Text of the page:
When she was cataloguing them she realised their worth to local historians and researchers, so she decided to compile a guide to their content. The result is For the Record: The Archives of Galway’s Rural District Councils, which will be a valuable asset to anybody with an interest in history.

Many representatives on these Councils were local personalities and several were arrested during the political upheaval of the era, she explains.

And, ushering in a new era in history, women were allowed to sit on these Rural District Councils – at the time they were not allowed to sit on County Councils.

All of this information is included in Patria’s introductory essay to the attractively produced A4 size guide, which gives a glimpse into how these Rural Councils operated and the way political thinking changed in Ireland during a short 26-year period. In the early 1900s, these Councils supported Home Rule, but by 1920, they were calling for full independence and refusing to recognise the British administration.

“I love the tone,” says Patria of the minutes from meetings. “The language was very emotive.”

That was certainly true of the Gort Rural District Council. At a meeting in 1907, following riots in Dublin at the premiere of JM Synge’s play, The Playboy of the Western World the councillors’ response was vehement. They recorded their decision to “protest most emphatically against the libellous comedy, The Playboy of the Western World, that was belched forth during the past week in the Abbey Theatre, Dublin, under the fostering care of Lady Gregory and Mr Yeats. We congratulate the good people of Dublin in howling down the gross buffoonery and immoral suggestions that are scattered throughout this scandalous performance.


For more from the archives see this week’s Tribunes here

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Archive News

Galway have lot to ponder in poor show



Date Published: 23-Jan-2013




GALWAY’S first serious examination of the 2013 season rather disturbingly ended with a rating well below the 40% pass mark at the idyllic, if rather Siberian, seaside setting of Enniscrone on Sunday last.

The defeat cost Galway a place in the FBD League Final against Leitrim and also put a fair dent on their confidence shield for the bigger tests that lie ahead in February.

There was no fluke element in this success by an understrength Sligo side and by the time Leitrim referee, Frank Flynn, sounded the final whistle, there wasn’t a perished soul in the crowd of about 500 who could question the justice of the outcome.

It is only pre-season and last Sunday’s blast of dry polar winds did remind everyone that this is far from summer football, but make no mistake about it, the match did lay down some very worrying markers for Galway following a couple of victories over below par third level college teams.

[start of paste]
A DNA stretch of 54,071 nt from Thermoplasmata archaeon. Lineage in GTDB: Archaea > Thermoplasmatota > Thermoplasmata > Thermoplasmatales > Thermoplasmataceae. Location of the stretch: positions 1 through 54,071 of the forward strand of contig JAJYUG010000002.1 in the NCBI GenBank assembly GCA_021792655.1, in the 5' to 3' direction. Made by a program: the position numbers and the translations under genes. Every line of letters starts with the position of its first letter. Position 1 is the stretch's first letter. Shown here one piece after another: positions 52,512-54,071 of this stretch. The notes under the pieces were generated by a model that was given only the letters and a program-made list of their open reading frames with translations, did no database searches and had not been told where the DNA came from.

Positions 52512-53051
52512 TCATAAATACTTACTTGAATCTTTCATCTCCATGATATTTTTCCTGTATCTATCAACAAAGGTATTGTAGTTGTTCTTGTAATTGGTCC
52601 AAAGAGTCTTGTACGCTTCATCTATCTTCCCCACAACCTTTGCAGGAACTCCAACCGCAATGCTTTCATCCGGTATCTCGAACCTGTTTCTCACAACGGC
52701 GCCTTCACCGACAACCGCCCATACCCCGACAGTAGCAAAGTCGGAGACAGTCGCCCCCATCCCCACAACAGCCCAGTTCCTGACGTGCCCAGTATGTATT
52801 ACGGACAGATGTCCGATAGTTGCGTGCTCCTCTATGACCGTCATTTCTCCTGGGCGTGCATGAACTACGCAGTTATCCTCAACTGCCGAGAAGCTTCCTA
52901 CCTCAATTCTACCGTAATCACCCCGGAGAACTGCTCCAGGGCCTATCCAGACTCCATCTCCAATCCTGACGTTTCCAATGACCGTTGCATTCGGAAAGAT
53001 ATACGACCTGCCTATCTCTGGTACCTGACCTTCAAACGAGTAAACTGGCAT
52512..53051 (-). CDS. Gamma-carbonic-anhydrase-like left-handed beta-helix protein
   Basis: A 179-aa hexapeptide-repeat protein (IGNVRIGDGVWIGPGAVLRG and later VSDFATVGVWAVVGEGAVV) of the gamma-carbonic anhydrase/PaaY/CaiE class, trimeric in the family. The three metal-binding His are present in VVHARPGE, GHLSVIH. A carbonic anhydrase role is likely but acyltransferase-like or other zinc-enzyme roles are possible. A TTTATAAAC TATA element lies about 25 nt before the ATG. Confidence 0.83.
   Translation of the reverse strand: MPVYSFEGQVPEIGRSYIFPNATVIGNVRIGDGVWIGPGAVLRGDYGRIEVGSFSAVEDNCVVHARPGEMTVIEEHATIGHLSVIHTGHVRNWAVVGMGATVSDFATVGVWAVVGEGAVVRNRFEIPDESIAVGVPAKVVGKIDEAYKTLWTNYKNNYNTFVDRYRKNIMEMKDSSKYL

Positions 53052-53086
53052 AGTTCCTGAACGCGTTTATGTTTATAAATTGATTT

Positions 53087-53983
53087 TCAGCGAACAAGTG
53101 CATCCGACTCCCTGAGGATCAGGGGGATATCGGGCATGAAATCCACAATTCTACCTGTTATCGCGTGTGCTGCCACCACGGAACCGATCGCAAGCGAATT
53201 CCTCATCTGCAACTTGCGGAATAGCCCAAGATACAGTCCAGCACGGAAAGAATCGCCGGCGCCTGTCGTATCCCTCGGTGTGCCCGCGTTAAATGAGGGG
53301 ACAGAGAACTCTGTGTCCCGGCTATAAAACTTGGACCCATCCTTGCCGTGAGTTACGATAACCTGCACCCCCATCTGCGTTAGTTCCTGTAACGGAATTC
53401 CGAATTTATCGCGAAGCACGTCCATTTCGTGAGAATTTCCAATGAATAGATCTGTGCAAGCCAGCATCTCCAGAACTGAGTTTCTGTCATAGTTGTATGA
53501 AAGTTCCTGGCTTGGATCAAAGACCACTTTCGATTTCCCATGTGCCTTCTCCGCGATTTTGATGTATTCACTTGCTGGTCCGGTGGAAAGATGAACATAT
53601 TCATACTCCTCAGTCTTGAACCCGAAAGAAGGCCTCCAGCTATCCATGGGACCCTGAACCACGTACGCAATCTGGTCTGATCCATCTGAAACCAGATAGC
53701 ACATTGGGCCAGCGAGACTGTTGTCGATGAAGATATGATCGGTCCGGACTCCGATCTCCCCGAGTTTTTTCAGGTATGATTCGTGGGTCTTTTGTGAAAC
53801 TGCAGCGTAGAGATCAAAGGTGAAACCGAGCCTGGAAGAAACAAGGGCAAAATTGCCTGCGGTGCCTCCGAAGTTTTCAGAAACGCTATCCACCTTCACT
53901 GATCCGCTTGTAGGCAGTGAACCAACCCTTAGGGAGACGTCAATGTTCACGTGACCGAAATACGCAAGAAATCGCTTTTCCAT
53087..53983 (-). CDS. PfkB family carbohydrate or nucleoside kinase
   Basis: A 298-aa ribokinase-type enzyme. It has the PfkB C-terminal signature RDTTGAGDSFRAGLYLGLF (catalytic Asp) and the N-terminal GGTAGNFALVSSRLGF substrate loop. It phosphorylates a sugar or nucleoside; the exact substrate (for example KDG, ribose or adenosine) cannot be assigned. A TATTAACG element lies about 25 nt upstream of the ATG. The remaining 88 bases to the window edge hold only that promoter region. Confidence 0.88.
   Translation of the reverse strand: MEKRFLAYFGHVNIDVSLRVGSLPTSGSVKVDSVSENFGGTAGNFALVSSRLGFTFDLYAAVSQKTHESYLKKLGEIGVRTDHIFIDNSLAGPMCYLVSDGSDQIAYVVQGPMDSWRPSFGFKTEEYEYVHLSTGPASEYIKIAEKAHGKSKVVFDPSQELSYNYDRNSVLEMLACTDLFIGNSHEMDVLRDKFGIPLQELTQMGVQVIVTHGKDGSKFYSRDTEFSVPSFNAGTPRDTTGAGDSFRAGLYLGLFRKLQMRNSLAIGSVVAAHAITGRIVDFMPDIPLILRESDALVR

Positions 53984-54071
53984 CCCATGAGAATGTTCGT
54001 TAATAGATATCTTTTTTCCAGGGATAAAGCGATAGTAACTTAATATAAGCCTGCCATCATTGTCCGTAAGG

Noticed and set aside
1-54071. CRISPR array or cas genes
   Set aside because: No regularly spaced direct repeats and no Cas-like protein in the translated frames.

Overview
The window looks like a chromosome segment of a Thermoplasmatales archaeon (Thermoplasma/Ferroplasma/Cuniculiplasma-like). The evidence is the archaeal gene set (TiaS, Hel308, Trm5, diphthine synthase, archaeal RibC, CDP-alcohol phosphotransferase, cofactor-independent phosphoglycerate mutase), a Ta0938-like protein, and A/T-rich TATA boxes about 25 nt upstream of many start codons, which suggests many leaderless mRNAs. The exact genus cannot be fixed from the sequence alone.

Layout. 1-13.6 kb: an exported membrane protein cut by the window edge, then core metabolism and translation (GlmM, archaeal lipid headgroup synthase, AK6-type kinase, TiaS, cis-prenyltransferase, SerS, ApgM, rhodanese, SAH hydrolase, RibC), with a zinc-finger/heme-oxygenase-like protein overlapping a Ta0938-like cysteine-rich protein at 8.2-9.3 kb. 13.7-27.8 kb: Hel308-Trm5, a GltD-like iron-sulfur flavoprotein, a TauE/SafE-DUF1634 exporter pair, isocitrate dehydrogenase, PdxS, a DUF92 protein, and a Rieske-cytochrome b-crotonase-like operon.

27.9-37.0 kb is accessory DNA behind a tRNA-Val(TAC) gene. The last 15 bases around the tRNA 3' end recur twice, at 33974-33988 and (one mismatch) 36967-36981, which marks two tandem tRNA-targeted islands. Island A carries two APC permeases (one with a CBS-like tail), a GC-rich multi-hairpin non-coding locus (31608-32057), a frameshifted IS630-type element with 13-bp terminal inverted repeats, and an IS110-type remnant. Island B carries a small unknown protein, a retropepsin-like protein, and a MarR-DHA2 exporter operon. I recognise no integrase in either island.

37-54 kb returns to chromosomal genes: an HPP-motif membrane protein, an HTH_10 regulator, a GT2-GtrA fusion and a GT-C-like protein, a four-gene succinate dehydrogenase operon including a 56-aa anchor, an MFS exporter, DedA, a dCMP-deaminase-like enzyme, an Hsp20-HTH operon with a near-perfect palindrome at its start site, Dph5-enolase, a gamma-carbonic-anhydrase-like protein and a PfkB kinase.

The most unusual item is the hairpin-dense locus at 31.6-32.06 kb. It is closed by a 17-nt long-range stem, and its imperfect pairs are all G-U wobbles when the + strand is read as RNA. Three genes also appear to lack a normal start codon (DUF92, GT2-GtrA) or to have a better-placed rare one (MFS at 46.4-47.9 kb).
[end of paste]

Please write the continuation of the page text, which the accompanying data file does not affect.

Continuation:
Galway did start the game quite positively, leading by four points at the end of a first quarter when they missed as much more, but when Sligo stepped up the tempo of the game in the 10 minutes before half-time, the maroon resistance crumbled with frightening rapidity.

Some of the statistics of the match make for grim perusal. Over the course of the hour, Galway only scored two points from play and they went through a 52 minute period of the match, without raising a white flag – admittedly a late rally did bring them close to a draw but that would have been very rough justice on Sligo.

Sligo were backable at 9/4 coming into this match, the odds being stretched with the ‘missing list’ on Kevin Walsh’s team sheet – Adrian Marren, Stephen Coen, Tony Taylor, Ross Donovan, David Kelly, David Maye, Johnny Davey and Eamon O’Hara, were all marked absent for a variety of reasons.

Walsh has his Sligo side well schooled in the high intensity, close quarters type of football, and the harder Galway tried to go through the short game channels, the more the home side bottled them up.

Galway badly needed to find some variety in their attacking strategy and maybe there is a lot to be said for the traditional Meath style of giving long, quick ball to a full forward line with a big target man on the edge of the square – given Paul Conroy’s prowess close to goal last season, maybe it is time to ‘settle’ on a few basics.

Defensively, Galway were reasonably solid with Gary Sice at centre back probably their best player – he was one of the few men in maroon to deliver decent long ball deep into the attacking zone – while Finian Hanley, Conor Costello and Gary O’Donnell also kept things tight.

For more, read this week’s Connacht Tribune.

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Archive News

Real Galway flavour to intermediate club hurling battle in Birr



Date Published: 23-Jan-2013